Every Day’s a School Day

Every Day’s a School Day

Every day’s a school day. There’s always more to know. There’s always something you hadn’t considered. There’s always room for improvement. You never reach perfection, just like you never reach knowing it all. There’s no upper limit, just us mere mortals in the gutter looking up at the stars. This attitude is what makes all the difference between being average at what you do and becoming – with enough time – exceptional. There’s no single secret to greatness. There are thousands, tens of thousands, hundreds of thousands. And you pick up those secrets only when you keep your mind open and learn something new day after day. True growth is incremental. Personal development – if it’s going to last – happens in baby steps, over years and decades, not weeks and months. Of course, some people don’t see it that way. Some people are so dumb they think they know it all. They’re so dumb they think they can. They’re so dumb they don’t realize how much they don’t know. So their ignorance owns them, not the other way round. Sure, it’s good to be confident in what you know. In fact, it’s essential you’re confident in what you know. But you can’t be confident in what you do know unless you’re confident in what you don’t know. And those who are confident in what they don’t know are ready to do something about it. Because, like I said, there’s no secret formula to expertise. It’s just a lot of knowledge and a lot of experience, gained over a lot of time. A talent is something you develop, not something...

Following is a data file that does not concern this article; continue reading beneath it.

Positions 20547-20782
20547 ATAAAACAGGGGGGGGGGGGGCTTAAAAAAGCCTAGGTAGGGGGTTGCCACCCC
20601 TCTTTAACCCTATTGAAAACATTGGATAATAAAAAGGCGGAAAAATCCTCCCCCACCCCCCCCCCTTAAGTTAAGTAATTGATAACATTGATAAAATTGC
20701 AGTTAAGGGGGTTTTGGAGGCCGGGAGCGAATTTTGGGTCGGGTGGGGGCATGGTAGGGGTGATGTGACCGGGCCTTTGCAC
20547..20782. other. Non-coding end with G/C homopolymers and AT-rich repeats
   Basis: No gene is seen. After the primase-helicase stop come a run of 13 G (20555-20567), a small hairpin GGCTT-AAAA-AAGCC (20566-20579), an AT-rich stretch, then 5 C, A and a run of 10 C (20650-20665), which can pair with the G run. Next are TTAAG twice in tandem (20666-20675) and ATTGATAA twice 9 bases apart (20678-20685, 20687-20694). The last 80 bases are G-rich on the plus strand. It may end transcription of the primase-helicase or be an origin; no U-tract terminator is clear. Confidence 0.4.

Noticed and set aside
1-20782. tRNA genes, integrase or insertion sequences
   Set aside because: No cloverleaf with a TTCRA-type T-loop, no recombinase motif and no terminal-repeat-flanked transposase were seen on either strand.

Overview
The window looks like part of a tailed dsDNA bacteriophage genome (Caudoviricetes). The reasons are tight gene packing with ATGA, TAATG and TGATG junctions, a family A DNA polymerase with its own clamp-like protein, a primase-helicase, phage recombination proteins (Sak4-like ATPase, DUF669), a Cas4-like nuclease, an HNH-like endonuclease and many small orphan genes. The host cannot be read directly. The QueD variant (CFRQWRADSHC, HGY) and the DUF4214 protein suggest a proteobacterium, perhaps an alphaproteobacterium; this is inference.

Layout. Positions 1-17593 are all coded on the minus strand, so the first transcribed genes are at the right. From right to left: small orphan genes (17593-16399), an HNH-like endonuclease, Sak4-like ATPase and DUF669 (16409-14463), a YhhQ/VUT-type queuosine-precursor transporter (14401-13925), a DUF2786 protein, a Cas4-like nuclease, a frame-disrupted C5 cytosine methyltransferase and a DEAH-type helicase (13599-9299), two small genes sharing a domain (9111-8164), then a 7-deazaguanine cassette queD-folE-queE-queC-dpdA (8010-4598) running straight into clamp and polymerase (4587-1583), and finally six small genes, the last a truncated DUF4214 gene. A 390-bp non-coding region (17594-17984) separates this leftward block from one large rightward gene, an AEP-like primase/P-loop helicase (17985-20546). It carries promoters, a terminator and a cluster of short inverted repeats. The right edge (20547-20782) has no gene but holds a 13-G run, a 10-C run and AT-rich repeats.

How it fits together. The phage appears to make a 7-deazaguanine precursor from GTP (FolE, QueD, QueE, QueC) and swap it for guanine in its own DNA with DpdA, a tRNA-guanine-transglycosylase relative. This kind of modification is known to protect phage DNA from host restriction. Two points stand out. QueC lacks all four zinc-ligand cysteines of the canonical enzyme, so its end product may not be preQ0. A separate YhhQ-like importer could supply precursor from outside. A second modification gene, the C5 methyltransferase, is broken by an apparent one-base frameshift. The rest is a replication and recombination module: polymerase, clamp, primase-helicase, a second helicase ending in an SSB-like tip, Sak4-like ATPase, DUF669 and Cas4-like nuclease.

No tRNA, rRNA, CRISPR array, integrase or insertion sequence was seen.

Embrace the Maybe

Embrace the Maybe

Songwriting is a world of maybe. Maybe if I write this… Maybe if I hit up that co-writer… Maybe if I submit to that competition… Maybe if I try write in a different style… Maybe if I take a chance on that crazy idea… Too many people try to exist in a world of certainty. x = y. Effort = Reward. This action = This consequence. The trouble is, that’s not our world – in general, but especially in songwriting. Maybe if a butterfly flaps its wings in Australia it’ll cause a hurricane in Haiti. Maybe if that sick dude gets on that plane it’ll cause a global pandemic. Maybe if you write that song, something amazing will come of it. If not, maybe next time. It’s tempting (and reassuring) to live in a world of black and white. Where simple acts like ripping up a trade deal or building a wall seem like simple solutions to all our problems. But that’s not our world. Our world is complicated. Our world has lots of interconnected parts. Nobody can ever predict everything, ever with total certainty. Everybody is ultimately just winging it. I get it. We know more than we’ve ever known. We have access to more information than we’ve ever had. People are better and better at making predictions about the weather, the stock market, a presidential election in South America than they’ve ever been. But a prediction is not a guarantee. A map is not the territory. A method is not a rule.     Don’t be seduced into thinking anyone, ever has it all figured out. Actually, flat...
Think today’s music sucks? Here’s what you do about it.

Think today’s music sucks? Here’s what you do about it.